Can I afford to buy a house right now?
Category: market-trends
Date: 2021-08-02
house
Today's homebuyers confront significant obstacles - house prices have skyrocketed, a dollar no longer goes as far as it once did, and rent is now more expensive than in the past. How are individuals able to make such a huge purchase nowadays in the face of these obstacles? With increased flexibility and a little financial ingenuity, today's purchasers are achieving homeownership. 

Consider Your Possibilities (And Credit Score) 


The first step in determining if you can buy a house is to determine your financing choices, including the types of mortgages for which you qualify and the amount of cash you'll require (and therefore can afford) to set aside upfront. Understanding the minimal FICO score needed by lenders and your credit score are critical first steps. 

Many house buyers are unaware of the down payment necessary for a property, the lender-mandated minimum down payment (which is not necessarily 20%), or the down payment assistance programs available, such as FHA loans. Before buyers even consider saving for a home, they need to determine their financial resources and eligibility to purchase. 

Earn Adequate Cash to Save 


Renters seeking to purchase confront significant financial obstacles since they lack the resources available to their older, richer peers. According to the Broker One Group Consumer Housing Trends Report 2019, rental families make a median annual income of $37,500, approximately $40,000 less than those that just purchased a home (their yearly median income is $75,000). While there are methods to become a homeowner without earning $75,000 in family income, purchasing a home is difficult if your income is considerably less. 

"If you earn $37,500 a year, you are unlikely to be able to purchase in almost any market," Broker One Market Researcher Michael Johnson says. While households purchasing houses are more apt to have a higher income than renter households (and hence a higher median household income when combined), two-income households face difficulty affording to purchase in competitive markets.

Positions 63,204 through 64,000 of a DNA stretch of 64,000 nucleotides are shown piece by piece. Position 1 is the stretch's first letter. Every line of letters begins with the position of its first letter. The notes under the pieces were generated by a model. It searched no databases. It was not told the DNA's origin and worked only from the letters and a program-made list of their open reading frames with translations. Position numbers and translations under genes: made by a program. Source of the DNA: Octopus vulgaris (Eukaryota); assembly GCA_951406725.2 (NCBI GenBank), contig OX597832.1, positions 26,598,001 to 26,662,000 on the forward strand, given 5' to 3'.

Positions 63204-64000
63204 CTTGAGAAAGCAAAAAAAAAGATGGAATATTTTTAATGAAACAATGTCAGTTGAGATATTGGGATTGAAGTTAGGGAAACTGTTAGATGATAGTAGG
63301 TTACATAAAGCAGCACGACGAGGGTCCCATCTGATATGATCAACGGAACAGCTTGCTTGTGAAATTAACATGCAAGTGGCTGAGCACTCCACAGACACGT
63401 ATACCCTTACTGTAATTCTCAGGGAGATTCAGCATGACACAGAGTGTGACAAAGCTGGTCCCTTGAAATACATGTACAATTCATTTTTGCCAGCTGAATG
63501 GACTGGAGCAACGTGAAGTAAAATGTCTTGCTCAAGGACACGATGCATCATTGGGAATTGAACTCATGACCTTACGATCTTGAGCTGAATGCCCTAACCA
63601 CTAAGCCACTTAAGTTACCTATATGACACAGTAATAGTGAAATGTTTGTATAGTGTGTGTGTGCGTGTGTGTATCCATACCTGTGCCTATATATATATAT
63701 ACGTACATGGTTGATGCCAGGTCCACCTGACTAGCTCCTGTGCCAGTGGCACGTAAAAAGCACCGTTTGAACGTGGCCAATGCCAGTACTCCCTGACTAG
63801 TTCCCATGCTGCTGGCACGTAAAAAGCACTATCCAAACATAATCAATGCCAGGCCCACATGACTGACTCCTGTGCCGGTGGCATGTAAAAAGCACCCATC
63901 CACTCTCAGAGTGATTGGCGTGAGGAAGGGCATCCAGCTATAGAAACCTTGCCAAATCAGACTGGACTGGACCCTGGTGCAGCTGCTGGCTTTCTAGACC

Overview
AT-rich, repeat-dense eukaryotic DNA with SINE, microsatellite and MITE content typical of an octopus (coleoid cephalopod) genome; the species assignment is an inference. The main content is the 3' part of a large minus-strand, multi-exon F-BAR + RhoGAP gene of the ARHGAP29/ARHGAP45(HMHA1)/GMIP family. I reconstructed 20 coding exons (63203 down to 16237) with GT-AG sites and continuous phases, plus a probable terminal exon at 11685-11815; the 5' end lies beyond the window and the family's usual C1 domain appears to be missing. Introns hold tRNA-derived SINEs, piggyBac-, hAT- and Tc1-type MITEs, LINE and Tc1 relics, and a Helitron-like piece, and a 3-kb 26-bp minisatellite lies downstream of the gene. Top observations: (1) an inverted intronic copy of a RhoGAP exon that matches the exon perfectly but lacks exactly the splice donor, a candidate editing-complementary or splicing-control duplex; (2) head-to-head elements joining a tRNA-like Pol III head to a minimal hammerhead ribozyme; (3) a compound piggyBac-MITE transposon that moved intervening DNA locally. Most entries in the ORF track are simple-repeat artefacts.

Save Enough Amount of Money (But Not as Much as You Think) 

The down payment is among the most intimidating aspects of house ownership. Indeed, as per the Broker One Housing Report, two-thirds of renters identify saving for a down payment as the most significant barrier to purchasing a home. For those purchasing the national median house worth $229,000 with a typical 20% down payment, that equates to $45,800 in upfront costs – to move in. "The down payment continues to be a barrier for many people," Johnson explains. "However, consumers should be aware that they are not required to make a 20% down payment." While making a down payment of less than 20% entails additional concerns, such as the cost of private mortgage insurance (PMI), others find the trouble worth it. Indeed, according to the Broker One Housing Trends Report 2019, just one-fifth of recent purchasers (20%) put down 20%, and slightly more than half (56%) put down less than the usual 20%. 

Additionally, buyers are becoming more inventive in their approach to assembling a down payment through numerous sources. According to the report's results, 34% of purchasers who obtain a mortgage also receive assistance from friends and family in the form of gifts and loans to aid with the down payment. 

Be Aware of Your Deal-Breakers Yet Remain Flexible. 


To obtain a home — even if it is not the home of their dreams — some today's purchasers are willing to explore houses and places outside of the initial wish list. They are becoming increasingly receptive to the neighborhood, house condition, and even home type. "I believe that individuals become disheartened when they go in their desired location and see homes priced at about $170,000 while they are seeking for a $110,000 home," Johnson adds. 

Affordable housing does exist. However, where most people desire to reside in popular regions, it will be more challenging to locate a cheaper property, Johnson adds. "If you're prepared to accept a longer journey and make a few concessions, you may be able to locate a property further out that is less expensive," Johnson adds. "You must deviate from the paved road to locate less expensive alternatives."
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